Tested Over Time
By DAVID BROOKS
Published: March 28, 2008 in The New York Times
Barack Obama says: “John McCain is determined to carry out four more years of George Bush’s failed policies.” Obama is a politician, so it’s normal that he’d choose to repeat the lines that some of his followers want to hear. But before people buy that argument, I’d ask them to read three speeches.
The first was delivered by McCain on Sept. 28, 1983. The Reagan administration was seeking Congressional authorization to support the deployment of U.S. Marines in Lebanon. McCain, a freshman legislator, decided to oppose his president and party.
McCain argued that Lebanese society, as it existed then, could not be stabilized and unified by American troops. He made a series of concrete observations about the facts on the ground. Lebanon was in a state of de facto partition. The Lebanese Army would not soon be strong enough to drive out the Syrians. The American presence would not intimidate the Syrians into negotiating.
“I do not foresee obtainable objectives in Lebanon.” He concluded. “I believe the longer we stay, the more difficult it will be to leave, and I am prepared to accept the consequences of our withdrawal.”
This was not the speech of a man who thinks military force is the answer to every problem. It was the speech of one who conforms policies to facts. And it came a month before a terrorist attack that killed 241 Americans.
The second speech was delivered on Nov. 5, 2003. This was not a grand strategy speech. It was a critique of the execution of existing U.S. policy.
First, McCain wondered about the Pentagon’s publicity campaign in Iraq: “When, in the course of days, we increase by thousands our estimate of the numbers of Iraqis trained, it sounds like somebody is cooking the books.”
He then pointed out that the U.S. had not committed sufficient troops. He called for a counterinsurgency strategy in which U.S. forces would actually hold secure territory. “Simply put,” he said, “there does not appear to be a strategy behind our current force levels in Iraq, other than to preserve the illusion that we have sufficient forces in place to meet our objectives.”
He excoriated the arrogance of Paul Bremer and the Coalition Provisional Authority: “The C.P.A. seems to think that all wisdom is made in America, and that the Iraqi people were defeated, not liberated.”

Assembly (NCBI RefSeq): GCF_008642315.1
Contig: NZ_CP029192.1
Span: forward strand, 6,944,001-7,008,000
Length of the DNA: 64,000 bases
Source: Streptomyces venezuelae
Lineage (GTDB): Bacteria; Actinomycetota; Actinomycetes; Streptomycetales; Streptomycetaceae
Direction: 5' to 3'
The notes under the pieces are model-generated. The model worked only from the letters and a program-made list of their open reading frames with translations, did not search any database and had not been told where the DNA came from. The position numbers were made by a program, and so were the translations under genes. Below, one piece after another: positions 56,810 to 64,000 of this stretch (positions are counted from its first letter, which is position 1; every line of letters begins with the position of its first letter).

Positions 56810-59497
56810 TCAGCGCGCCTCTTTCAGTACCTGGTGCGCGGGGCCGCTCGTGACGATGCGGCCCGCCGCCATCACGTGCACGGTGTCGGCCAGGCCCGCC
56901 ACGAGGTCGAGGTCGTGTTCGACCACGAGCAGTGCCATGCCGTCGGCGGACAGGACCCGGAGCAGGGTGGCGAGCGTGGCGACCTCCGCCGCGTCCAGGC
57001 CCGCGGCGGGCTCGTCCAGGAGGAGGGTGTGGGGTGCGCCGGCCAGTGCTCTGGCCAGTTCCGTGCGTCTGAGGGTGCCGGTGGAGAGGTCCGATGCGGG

This was the speech of a man, adjusting to changing circumstances, who was calling on the administration to adjust quickly as well.
The third McCain speech was delivered on Wednesday. It is as personal, nuanced and ambitious a speech as any made by a presidential candidate this year.
McCain noted that we are not only fighting a war on terror. The world is seeing a growing split between liberal democracies and growing autocracies. We are seeing a world in which great power rivalries — with China, Russia and Iran — have to be managed and soothed.
Moreover, the U.S. is not the sole hegemon. Power is widely distributed among many rising nations. McCain’s core purpose in the speech was to revive the foreign policy tradition that has jumped parties but that has been associated with people like Theodore Roosevelt, Henry Stimson, Dean Acheson, John Kennedy and Ronald Reagan.
In this tradition, a strong America is the key to world peace, but America’s role is as a leading player in an international system. America didn’t defeat communism, McCain said Wednesday, the American-led global community did. This is the tradition that Robert Kagan of the Carnegie Endowment has been describing for a decade.
McCain offered to build new pillars for that system — a League of Democracies, a new nuclear nonproliferation regime and a successor to the Kyoto treaty. In stabilizing Asia and the Middle East, he would rely more on democracies like Turkey, India, Israel and Iraq, and less on Mubarak and Musharraf.
Unlike the realists, McCain believes other nations have to be judged according to how they treat their own citizens. Unlike the Bush administration in its first few years, he believes global treaties cannot solely be evaluated according to a narrow definition of the American interest. The U.S. also has to protect the fabric of the international system.
McCain opened his speech with a description of his father leaving home on the day of Pearl Harbor, and then being gone for much of the next four years. He harkened back repeatedly to the accomplishments of the Truman administration.
In so doing, he signaled that the foreign policy debate of the coming months will be very different from the one of the past six years. Anybody who thinks McCain is merely continuing the Bush agenda is not paying attention.